Colorado lawmakers, including Schwartz, have tried but failed for years to pass legislation that would compel 501(c)4 social welfare groups to disclose their donors if they engage in political activity. Federal tax laws protect such issues groups from disclosure if their primary purpose is educational, not political, but it’s often difficult to distinguish between the two.
Colorado state Sen. Morgan Carroll, a Democrat, tried unsuccessfully to close a loophole that allows 501(c)4 groups to pass money through to 527 groups (named for another section of the tax code). Those groups, thanks in part to the efforts of Carroll in 2007, have far more stringent reporting requirements than social-welfare groups like ATP.
“We haven’t really found the path to go after [dark money], but we’re grateful that the courts in Montana are willing to do it,” Schwartz said, referring to efforts by the office of the Montana Commissioner of Political Practices, which has repeatedly taken on ATP and other groups for illegal campaign tactics.
An investigator with Montana’s political practices office said she was working on five separate complaints against WTP/ATP for questionable campaign practices in state legislative races, although she could not comment on their status while the cases are pending.
The question of why Montana – a red state – is so much more aggressive than Colorado on the campaign-finance front, including funding a political practices office at all, comes down to money and political will, Schwartz said.
“It’s a budget piece, and it really would be a commitment to spending money on that and then, with our secretary of state [Gessler], the question is how can we effectively put that into place?” Schwartz said.
Gessler is a former Republican campaign-finance and elections attorney whose firm represented WTP/ATP and many other issues groups. He tried unsuccessfully to continue to work for his old firm after being elected secretary of state in 2010. A spokesman for Gessler’s office did not return emails requesting comment for this story.
A federal grand jury in Montana is currently investigating a cache of campaign materials and documents allegedly related to ATP. Found in an Aurora meth house in 2011, the documents were turned over to Schwartz’s husband Alan, an Aspen attorney, and allegedly show illegal coordination between the nonprofit and specific candidates.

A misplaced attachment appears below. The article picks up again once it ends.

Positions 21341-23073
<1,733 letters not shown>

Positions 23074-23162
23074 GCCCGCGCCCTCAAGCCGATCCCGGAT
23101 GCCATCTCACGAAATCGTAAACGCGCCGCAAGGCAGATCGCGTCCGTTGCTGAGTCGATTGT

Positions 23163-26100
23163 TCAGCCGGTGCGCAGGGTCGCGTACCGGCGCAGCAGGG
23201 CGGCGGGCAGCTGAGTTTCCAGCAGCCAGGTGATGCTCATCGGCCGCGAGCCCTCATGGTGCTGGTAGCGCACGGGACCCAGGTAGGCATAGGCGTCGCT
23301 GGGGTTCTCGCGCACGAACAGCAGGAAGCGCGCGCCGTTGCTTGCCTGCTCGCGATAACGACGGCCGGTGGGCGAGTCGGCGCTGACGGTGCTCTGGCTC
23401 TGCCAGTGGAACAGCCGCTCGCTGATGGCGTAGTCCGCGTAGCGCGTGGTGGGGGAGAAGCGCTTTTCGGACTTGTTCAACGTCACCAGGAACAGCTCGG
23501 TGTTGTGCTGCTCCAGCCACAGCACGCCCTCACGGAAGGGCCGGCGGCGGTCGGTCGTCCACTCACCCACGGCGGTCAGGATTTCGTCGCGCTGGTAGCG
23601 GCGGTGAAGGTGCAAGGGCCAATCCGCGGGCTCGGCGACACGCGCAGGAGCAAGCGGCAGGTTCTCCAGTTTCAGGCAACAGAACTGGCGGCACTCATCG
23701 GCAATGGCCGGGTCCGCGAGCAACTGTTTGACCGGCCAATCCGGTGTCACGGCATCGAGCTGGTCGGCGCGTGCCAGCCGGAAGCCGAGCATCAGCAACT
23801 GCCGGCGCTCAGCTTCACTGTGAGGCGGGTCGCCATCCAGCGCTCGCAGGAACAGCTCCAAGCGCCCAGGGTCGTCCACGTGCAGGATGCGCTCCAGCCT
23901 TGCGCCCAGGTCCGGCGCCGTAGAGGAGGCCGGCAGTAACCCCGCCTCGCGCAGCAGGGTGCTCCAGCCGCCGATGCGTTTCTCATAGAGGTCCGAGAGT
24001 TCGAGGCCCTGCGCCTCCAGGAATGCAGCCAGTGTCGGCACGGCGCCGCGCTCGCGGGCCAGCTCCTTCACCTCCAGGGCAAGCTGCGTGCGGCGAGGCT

The materials were then turned over to the Montana Commissioner of Political Practices, which in turn relinquished them to the grand jury after being subpoenaed. Before that, though, multiple parties – including an attorney for ATP – claimed the documents after a joint PBS Frontline and ProPublica investigation aired last fall. And there was a break-in at the political practices office.
The political watchdog group Colorado Ethics Watch also requested the ATP documents but not necessarily because of potential connections to Gessler.
“I doubt there is anything against Scott Gessler personally, because he was just the lawyer,” said Luis Toro, executive director of Colorado Ethics Watch. “Our interest is more in seeing evidence of coordination between Western Tradition Partnership and candidates here in Colorado.
“That would be barred by the statute of limitations [180 days for campaign-finance violations], but we would want to use it to raise awareness and advocate for more effective regulation of that kind of thing.”
Scott Shires, an Aurora businessman who for years worked closely with Gessler setting up issues groups, was the first registered agent for WTP in 2008 before Gessler’s law firm changed the name to ATP in 2010. In an exclusive interview with the Denver i Journal last week, Shires said the way to fix the system is to ban issues groups altogether.
Shires, whose groups have been fined for illegal electioneering but haven’t paid up years later, said there won’t be any meaningful campaign-finance reform coming out of a Democrat-controlled legislature because they’re just as guilty of gaming the system. As for WTP, he maintains he was just the registered agent.